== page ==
1. kate says:

      I think is is coming from there – it cuts right through you, doesn’t it? Through you and through your garden….

  6. hillwards says:

    Poor poor smashed meadow indeed. We’ve had brutal winds for a couple of days now – though most of the daffs seem to be bearing up okay so far, so I’ve not done any mercy dashes for them yet! It’s hard to sleep when the house is being assaulted by these winds, though: I hope they ease off soon!

    1. kate says:

      It’s ferocious. I think we’d be better with snow (and I’m not asking for it, really), because at least a covering of snow is insulating. My soil is rock solid…

  7. wellywoman says:

    Isn’t it just flipping annoying? Stormy weather here too and so cold. I’m thoroughly sick of wearing so many layers. At least the daffs will brighten up the house. Well you’ve got to find a positive somewhere 😉

    1. kate says:

      That is a positive, but unfortunately there’s a negative too – they’re going over very quickly. Still, better inside and gorgeous for a bit than being reduced to slime outside…

  8. Dobby says:

    As I can’t drive this week, I stood for 10 mins at the bottom of the road waiting for my lift this morning. I got so cold I couldn’t feel anything!!
    Traws was a nightmare. Blizzards and bright sunshine. But the wind. That damned wind.
    Hope the plants recover.

    1. kate says:

      I hope you recover too! At least the wind seems to have dropped, but so do the temperatures. Strewth…

  9. Brutally cold, isn’t it. Though our wind is from the north east, and therefore hammering straight into the bay generating amazing waves. I was going to try and say something encouraging about how lovely to have so many daffs in the house, but frankly, we both know you’d rather they were still outside. I’v not yet had a good look at the damage a NE wind and horizontal snow cause, but I am betting my crocuses are all slimy now too. Gotta love the Mabinogian, I know that drive from Dolgellau to Shrewsbury, spot on! And I’ll take the severed heads and flower women any day. But I would like to have Spring back now please.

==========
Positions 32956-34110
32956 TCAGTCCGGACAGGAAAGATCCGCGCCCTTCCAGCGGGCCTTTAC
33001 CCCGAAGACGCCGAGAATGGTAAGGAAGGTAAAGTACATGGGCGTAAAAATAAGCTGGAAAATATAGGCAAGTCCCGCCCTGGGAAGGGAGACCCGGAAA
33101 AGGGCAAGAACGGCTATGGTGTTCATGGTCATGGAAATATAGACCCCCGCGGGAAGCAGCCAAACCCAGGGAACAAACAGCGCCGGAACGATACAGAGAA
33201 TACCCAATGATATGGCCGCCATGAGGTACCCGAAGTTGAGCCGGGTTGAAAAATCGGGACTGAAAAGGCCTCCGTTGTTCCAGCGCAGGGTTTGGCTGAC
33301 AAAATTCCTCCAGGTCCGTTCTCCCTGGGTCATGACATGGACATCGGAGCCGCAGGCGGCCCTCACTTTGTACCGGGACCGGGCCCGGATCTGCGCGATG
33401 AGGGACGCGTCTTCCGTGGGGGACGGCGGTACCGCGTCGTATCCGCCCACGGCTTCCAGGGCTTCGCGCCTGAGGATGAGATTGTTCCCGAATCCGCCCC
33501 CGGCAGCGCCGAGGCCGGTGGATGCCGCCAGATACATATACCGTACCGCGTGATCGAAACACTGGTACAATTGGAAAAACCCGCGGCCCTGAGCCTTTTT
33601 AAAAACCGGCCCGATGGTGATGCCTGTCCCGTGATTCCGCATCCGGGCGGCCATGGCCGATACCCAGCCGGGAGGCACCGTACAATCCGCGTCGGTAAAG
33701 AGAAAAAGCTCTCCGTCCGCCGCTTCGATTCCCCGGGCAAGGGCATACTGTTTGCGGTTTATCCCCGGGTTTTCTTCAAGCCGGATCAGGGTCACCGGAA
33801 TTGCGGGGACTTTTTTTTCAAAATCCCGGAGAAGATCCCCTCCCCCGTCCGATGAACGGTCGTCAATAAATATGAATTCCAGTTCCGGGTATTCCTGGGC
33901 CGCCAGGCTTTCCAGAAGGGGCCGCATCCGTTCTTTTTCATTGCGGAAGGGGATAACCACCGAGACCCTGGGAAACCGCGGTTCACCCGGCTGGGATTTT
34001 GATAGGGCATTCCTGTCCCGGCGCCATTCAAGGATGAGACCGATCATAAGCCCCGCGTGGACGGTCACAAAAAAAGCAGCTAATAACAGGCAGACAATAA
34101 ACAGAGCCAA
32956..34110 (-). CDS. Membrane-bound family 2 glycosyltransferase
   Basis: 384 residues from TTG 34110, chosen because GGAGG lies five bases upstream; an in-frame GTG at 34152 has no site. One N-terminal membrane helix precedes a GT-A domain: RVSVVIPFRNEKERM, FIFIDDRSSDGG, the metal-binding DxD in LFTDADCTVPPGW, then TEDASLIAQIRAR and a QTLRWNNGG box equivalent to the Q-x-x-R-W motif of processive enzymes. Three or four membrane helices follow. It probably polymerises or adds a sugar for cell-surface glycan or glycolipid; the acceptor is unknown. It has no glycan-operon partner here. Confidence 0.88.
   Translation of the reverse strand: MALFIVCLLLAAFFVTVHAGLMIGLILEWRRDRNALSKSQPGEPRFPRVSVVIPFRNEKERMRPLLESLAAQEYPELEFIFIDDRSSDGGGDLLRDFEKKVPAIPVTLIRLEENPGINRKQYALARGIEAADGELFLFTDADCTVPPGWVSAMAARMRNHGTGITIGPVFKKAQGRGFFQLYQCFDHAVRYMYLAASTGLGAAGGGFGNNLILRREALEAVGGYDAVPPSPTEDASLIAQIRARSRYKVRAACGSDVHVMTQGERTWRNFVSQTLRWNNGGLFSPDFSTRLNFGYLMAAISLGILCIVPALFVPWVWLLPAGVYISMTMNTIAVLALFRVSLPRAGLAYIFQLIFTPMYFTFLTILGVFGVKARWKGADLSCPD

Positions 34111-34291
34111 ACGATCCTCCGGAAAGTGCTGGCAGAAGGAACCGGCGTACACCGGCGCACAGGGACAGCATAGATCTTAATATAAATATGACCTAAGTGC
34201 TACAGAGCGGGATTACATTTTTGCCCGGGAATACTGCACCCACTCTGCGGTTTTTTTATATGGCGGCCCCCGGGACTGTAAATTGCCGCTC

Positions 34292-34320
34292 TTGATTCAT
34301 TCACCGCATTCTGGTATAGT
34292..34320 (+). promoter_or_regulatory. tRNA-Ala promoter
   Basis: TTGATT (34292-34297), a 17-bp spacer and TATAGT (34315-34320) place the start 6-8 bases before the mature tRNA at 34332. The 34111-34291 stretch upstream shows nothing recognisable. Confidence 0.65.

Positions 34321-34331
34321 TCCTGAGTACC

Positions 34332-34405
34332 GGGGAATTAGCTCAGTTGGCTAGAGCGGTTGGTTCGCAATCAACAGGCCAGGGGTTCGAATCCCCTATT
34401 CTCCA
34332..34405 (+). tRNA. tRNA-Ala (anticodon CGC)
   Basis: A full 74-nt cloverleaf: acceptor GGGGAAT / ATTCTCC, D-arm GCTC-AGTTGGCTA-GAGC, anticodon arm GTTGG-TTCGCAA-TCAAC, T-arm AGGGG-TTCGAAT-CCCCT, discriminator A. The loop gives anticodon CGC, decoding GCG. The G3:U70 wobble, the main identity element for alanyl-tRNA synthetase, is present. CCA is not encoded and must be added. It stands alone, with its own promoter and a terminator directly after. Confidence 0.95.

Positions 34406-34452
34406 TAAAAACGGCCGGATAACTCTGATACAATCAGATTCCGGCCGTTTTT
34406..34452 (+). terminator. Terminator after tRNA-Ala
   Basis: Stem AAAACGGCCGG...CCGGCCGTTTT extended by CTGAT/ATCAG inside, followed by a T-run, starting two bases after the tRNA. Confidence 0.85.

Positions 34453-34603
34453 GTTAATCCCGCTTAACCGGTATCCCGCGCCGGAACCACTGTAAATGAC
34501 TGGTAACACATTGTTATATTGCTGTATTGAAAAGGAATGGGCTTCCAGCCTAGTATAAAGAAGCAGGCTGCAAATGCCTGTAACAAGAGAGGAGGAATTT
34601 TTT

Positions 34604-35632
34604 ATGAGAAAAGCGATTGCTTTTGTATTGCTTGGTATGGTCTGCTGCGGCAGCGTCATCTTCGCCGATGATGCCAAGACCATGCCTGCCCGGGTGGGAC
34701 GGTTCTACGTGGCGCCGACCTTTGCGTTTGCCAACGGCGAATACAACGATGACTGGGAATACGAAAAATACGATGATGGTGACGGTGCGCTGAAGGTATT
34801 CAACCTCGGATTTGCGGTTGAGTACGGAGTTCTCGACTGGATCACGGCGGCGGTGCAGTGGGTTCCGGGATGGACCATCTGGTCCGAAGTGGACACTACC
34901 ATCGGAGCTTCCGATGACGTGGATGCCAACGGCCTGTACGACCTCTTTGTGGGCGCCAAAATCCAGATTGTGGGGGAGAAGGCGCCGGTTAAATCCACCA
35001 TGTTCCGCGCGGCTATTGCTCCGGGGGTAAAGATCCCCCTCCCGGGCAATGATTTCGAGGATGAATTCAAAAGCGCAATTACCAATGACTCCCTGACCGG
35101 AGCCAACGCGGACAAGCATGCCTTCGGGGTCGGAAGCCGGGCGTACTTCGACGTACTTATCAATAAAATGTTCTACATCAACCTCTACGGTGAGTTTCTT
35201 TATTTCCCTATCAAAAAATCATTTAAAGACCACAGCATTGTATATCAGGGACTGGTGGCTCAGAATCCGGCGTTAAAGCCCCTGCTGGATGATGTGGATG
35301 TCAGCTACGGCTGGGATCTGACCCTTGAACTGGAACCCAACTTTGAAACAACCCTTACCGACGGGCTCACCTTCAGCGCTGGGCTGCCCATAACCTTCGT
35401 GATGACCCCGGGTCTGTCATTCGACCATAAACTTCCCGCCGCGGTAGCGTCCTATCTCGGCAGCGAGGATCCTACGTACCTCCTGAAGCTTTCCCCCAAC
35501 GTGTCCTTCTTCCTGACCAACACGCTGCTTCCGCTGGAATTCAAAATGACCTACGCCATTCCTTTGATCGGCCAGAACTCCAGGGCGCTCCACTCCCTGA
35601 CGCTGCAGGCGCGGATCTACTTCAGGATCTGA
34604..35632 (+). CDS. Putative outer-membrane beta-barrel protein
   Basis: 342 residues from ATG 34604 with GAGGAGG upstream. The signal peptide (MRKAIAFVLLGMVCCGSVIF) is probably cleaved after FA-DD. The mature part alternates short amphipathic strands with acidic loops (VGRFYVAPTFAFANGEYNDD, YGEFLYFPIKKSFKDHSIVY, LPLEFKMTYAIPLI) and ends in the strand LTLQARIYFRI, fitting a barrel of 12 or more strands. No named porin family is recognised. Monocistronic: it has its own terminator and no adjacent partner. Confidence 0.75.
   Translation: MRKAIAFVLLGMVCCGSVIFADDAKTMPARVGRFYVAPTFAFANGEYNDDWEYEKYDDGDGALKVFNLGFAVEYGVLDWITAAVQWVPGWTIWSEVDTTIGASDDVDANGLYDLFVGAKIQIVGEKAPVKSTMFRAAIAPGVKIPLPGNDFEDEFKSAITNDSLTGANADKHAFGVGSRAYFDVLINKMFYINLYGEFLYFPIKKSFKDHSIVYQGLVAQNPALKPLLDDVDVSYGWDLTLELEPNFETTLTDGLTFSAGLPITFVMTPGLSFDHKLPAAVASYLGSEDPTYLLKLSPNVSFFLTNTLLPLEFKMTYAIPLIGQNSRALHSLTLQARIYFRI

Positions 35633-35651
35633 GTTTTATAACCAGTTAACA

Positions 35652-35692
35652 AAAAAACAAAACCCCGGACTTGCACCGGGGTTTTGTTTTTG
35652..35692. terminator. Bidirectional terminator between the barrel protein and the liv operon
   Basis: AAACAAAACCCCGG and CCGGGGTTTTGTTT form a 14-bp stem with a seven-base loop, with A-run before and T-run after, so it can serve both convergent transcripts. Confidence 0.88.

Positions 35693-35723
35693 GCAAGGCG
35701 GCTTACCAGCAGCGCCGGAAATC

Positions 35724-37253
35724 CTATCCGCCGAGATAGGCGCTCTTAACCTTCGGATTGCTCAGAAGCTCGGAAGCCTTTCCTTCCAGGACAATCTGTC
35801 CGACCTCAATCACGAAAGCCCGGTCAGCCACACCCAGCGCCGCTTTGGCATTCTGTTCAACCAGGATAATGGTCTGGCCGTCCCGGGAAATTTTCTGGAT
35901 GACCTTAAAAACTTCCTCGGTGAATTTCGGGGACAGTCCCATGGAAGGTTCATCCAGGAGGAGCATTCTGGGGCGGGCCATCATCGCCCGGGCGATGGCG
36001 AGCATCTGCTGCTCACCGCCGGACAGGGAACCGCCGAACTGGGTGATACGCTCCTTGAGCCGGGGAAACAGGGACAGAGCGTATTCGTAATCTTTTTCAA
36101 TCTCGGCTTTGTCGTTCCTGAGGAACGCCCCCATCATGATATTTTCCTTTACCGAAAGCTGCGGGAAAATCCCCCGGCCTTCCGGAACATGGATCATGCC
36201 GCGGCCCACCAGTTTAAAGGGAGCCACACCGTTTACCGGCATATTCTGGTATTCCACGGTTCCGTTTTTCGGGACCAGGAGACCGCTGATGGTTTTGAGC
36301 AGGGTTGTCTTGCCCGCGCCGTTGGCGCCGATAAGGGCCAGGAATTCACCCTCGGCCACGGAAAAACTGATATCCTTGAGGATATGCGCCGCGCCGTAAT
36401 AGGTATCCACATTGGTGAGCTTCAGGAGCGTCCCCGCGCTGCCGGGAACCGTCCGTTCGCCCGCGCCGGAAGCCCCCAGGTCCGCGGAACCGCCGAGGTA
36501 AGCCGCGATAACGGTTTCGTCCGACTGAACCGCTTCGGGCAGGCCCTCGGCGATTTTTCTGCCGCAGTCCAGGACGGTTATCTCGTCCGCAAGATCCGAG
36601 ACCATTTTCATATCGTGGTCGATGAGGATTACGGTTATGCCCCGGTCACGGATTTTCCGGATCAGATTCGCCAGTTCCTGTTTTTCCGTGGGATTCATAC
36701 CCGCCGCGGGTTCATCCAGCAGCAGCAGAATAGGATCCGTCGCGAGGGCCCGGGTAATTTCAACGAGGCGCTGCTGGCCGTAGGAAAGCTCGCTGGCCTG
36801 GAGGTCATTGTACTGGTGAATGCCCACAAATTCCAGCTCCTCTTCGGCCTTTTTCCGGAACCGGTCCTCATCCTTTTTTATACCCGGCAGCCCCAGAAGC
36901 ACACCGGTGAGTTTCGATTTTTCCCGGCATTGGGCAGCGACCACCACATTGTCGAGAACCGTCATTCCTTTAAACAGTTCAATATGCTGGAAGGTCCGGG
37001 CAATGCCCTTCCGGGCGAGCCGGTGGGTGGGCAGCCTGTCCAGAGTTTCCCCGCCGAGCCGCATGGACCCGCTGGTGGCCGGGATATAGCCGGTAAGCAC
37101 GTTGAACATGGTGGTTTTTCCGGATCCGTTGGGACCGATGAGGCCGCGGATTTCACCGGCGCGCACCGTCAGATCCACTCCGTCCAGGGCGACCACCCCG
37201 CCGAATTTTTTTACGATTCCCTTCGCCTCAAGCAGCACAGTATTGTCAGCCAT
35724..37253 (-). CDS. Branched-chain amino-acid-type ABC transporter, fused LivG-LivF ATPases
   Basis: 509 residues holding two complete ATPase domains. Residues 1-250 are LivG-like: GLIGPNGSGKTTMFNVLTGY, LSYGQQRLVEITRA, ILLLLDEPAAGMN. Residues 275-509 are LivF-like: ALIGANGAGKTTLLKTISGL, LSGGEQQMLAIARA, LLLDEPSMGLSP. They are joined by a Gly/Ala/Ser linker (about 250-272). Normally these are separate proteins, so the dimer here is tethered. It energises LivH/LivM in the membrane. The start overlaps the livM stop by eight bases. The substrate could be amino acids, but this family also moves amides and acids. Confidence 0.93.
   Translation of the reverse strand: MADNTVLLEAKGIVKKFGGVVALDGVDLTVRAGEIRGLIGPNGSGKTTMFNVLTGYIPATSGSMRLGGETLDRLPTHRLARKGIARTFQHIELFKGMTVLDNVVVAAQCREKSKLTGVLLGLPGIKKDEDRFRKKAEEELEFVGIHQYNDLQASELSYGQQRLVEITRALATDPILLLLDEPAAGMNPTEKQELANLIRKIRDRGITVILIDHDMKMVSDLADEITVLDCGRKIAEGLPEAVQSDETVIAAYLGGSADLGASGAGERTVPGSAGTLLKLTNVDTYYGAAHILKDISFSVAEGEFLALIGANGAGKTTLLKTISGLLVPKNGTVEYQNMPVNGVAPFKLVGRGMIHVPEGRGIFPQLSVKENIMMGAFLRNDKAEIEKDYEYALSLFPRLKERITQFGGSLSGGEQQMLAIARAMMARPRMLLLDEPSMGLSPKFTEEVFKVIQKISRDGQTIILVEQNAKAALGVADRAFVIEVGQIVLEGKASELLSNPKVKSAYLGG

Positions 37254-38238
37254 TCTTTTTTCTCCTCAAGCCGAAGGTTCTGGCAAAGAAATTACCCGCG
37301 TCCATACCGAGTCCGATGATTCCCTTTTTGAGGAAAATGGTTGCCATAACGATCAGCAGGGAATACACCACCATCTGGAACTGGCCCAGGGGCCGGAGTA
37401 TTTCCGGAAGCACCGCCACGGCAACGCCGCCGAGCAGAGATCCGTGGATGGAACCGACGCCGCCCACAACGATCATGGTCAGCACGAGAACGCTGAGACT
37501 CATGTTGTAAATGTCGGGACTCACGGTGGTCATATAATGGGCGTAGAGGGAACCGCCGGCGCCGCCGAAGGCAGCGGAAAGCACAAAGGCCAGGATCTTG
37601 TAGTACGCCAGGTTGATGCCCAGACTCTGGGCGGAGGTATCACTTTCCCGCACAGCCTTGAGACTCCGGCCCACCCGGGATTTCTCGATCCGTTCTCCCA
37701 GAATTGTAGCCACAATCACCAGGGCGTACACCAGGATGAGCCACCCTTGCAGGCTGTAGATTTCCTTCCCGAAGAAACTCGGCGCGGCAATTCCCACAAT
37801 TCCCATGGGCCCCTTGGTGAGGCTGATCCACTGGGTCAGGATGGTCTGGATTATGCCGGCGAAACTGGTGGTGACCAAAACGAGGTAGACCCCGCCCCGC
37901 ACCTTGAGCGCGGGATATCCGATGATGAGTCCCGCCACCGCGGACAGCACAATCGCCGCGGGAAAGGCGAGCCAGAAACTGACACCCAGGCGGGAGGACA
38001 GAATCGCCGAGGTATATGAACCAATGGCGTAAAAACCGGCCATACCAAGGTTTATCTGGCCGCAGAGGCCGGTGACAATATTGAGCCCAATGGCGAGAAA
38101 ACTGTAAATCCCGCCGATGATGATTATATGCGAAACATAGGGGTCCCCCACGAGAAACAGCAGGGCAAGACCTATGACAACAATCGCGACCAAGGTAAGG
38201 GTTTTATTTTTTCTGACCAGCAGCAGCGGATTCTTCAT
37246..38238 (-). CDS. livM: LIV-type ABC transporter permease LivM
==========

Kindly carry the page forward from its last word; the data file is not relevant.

1. kate says:

      Brace yourself for the walk of doom. My beautiful river of purple crocuses is now a river of shrivelled greyness and everything else is looking as though it’s been chilled to the bone. Even the dragons are back, digging in my garden again to keep warm…

      (With you on the severed heads, women made of flowers and cauldrons of poetry…)

  10. croftgarden says:

    Loved the description of the east wind – definitely cold enough to freeze the feet!

    1. kate says:

      Brrrrrrr. And it’s still brrrrr. (But the daffodils do seem to have revived a little, and at least it’s raining and nor snowing. For the moment.)

  11. so now I know why the previous owners who built my house built a porch with a north facing door over the east facing rear door, thanks Kate, makes perfect sense.
    sorry about your plants though I hope some pick up, I have had times when I’ve had a house full of daffs due the the winds blowing outside, mine are still pretty tucked up and don’t want to come out this year,
    keep warm, Frances

    1. kate says:

      That would be the explanation for the porch, yes indeed – east wind a killer, wherever it hits…

      I wish my crocuses had stayed tucked up – poor little things. Sad.